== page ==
While baseball wallows through its dreary melodrama of millionaire players vs. billionaire owners, the back-from-the-grave saga of the Minnesota Twins has been patiently waiting for an audience.
Here is a baseball team whose players actually get along. They don't smash water coolers when they're benched and appear to be utterly stable people with a fondness for dogs and practical jokes. How amazing is that? In an era when independent tycoons dominate the lineups of most winning teams, here is one that has shattered the laws of nature by harboring no visible prima donnas, hypochondriacs, or egomaniacs.
Just nine months ago the Twins were told to be ready to vanish. They were marked for burial as a big league franchise in an inspired brainstorm by the baseball commissioner's office to improve the profit ledgers and the quality of sleep of the surviving owners. The owner of the Twins, octogenarian Carl Pohlad, joined the scheme. He was tired of watching the rest of the baseball owners collecting their toys new stadiums largely financed by the public while he got none. It helped that he would receive $125 million or so if the franchise disappeared. The interment never took place. A Minnesota court intervened. As a result, something oddly captivating has happened in the American League.
Imagine putting nine Huckleberry Finns on the field and, by early August, being miles ahead of the pack in the central division of the American League and mentioned in all seriousness as a possible contender for the World Series.
And why is that? Being decent guys doesn't mean being ordinary guys. This is a baseball team with a first baseman, Doug Mientkiewicz, so nimble and obsessed on defense that he transforms every game into a rendezvous with the impossible, charging the stands, assaulting the dirt, making plays that almost no baseball choreographer could draw up.
It is a team with a catcher, A.J. Pierzynski, who was so lethargic two years ago that he was farmed out into oblivion. Yet today, energized and mature, he has been reborn as an All-Star, hitting .300. Its centerfielder, Torii Hunter, has converted his vast patch of artificial turf into a trampoline, leaping routinely above the fences to intercept home run drives.
Its closing relief pitcher, Eddie Guardado, revels in the role of "Everyday Eddie." The designated hitter, David Ortiz, is a beefy and willing target for every locker room gag known to baseball, including the peanut butter-in-his-underwear caper usually inflicted by Corey Koskie, the Canadian third baseman who, of course, started life as a hockey player.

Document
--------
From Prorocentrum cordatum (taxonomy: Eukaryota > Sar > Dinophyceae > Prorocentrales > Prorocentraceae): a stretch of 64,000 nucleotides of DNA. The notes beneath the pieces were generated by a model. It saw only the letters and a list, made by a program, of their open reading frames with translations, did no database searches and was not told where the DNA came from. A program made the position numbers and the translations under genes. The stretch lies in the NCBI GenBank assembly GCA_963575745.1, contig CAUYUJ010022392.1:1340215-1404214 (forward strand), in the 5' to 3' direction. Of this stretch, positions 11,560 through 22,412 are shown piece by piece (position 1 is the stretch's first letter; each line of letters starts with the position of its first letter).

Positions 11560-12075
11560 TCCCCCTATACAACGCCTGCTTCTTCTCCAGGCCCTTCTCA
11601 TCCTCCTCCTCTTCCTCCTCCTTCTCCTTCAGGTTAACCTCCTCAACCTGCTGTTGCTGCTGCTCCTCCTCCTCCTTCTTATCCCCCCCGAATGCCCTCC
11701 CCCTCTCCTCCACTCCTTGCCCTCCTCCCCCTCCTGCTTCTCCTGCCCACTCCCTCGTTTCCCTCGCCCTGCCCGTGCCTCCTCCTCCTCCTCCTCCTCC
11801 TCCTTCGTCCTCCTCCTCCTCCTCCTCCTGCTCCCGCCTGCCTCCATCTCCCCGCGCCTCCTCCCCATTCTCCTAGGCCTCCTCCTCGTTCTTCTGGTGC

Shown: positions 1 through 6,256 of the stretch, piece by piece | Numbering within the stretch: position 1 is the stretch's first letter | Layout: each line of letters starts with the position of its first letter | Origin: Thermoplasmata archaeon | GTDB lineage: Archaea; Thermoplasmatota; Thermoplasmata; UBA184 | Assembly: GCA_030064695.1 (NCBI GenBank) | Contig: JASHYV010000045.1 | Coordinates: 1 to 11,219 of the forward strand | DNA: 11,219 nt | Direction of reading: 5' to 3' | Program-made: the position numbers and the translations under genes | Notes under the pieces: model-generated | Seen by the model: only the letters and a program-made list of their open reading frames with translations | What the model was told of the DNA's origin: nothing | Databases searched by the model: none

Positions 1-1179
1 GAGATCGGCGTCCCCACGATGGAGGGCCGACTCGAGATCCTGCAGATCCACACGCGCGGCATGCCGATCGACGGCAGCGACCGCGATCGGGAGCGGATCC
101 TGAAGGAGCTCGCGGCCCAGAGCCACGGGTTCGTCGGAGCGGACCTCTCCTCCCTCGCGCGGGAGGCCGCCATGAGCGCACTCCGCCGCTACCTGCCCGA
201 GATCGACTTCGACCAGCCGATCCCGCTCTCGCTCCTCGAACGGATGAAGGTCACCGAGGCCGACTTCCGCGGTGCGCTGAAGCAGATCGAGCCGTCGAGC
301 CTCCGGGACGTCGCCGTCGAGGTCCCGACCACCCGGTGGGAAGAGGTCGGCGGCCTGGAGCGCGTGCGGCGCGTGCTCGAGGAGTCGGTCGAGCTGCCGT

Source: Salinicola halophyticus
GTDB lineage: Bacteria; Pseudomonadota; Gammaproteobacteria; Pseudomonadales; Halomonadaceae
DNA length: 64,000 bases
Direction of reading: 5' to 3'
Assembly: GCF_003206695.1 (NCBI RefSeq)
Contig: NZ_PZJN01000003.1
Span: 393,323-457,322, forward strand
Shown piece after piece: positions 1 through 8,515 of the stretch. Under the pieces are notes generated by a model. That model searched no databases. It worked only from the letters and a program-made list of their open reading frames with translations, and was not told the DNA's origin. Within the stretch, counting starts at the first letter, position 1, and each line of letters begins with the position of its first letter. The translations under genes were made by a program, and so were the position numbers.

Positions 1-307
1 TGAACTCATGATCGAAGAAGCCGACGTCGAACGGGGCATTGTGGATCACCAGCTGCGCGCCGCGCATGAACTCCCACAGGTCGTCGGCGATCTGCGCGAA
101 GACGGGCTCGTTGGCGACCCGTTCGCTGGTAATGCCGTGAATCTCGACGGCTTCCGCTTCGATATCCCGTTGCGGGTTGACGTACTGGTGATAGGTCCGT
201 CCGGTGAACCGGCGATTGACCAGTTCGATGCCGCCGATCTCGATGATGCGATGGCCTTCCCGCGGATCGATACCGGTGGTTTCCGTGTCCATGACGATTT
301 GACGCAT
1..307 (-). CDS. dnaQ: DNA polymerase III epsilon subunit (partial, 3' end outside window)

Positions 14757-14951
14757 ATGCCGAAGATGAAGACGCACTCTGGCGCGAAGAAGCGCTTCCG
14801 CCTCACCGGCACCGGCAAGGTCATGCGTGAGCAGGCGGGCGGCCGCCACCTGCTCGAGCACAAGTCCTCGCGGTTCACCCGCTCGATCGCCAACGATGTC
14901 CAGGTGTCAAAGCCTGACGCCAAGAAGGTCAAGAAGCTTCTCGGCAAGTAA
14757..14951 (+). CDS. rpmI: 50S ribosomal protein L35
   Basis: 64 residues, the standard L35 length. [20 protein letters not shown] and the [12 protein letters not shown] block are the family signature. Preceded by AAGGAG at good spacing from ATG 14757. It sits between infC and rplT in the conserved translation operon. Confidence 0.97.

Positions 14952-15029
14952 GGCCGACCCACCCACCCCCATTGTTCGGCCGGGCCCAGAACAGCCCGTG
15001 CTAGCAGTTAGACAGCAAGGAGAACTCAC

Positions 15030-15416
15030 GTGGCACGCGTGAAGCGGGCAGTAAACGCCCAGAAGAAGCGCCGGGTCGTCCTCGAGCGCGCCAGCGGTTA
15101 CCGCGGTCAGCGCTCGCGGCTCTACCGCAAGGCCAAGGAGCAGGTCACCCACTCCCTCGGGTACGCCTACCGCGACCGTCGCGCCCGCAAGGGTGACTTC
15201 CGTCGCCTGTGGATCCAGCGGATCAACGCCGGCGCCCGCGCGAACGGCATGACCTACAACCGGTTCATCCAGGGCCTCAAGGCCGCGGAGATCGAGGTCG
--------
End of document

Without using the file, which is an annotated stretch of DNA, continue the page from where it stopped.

Many of these people were brought together by Terry Ryan, the intense general manager whose arrival in the job coincided with Mr. Pohlad's decision to shrink the budget to bare maintenance in the '90s. It got as low as $16 million two years ago for the player payroll, a figure barely adequate to pay the phone bill in most big league operations.
Mr. Ryan rummaged and took heat, but gradually put together a team of scrabbling and ambitious young players with skills and very little grandiosity. In 2001 they produced a winning season. In the most depressing times of the threatened destruction of the team's franchise last fall, they phoned each other, looking for silver linings. By April they were back together, took charge of their divisional race (on top at the moment by 15 games), and haven't looked back.
Astonishingly, the Twins have come this far with practically no help from two of their three best starting pitchers, Brad Radke and Joe Mays, both injured in April and lost until 10 days ago. They have only ordinary home run power, but at times unworldly defense from Hunter, Mientkiewicz, shortstop Cristian Guzman, Koskie and second baseman Luis Rivas.
The rest of their position players give them interchangeable parts that insulate them against injury. The prime relief pitchers, J.C. Romero, LaTroy Hawkins, and Guardado have kept them alive for dozens of comeback victories in the late innings, and the first-year manager, Ron Gardenhire, presides over this ménage with a goateed affability that keeps his players loose and confident.
How have they done it? "What they are," says Clark Griffith, "is a first-rate baseball team. Their pitching is good, and they hit when they have to, but what they do better than almost anybody in baseball is to catch the ball. They play the game hard and the way it was meant to be played. When a pitcher knows he's got that kind of team behind him, he's going to pitch well. And these guys do."
Mr. Griffith is the son of the late Twins' owner, Cal Griffith. He's now a lawyer, aching to get back into baseball ownership. But nobody in Minnesota knows where this team will be two years from now, if it exists. The state's taxpayers are still not white hot about building a stadium, although there's a possibility it will come.
What has come to Minnesota again is joy at the ballpark. Baseball has finally managed to orchestrate an authentic mood of family fun, and not many do it better than the Twins. They play audience games on the stadium's TV jumbo screens, and offer an irresistible mascot, a laughing brown bear who joins home run contests, herds two little bears around the stadium, and shoots mementos into the crowd.
By season's end, the Twins are going to draw some 2 million fans, and all of this has startled the commissioner, Bud Selig, who has settled on a somewhat bizarre explanation of the Twins of 2002.
They are, he says, "an aberration." There are no known aberrations in the Hall of Fame at Cooperstown. Maybe one is on the way.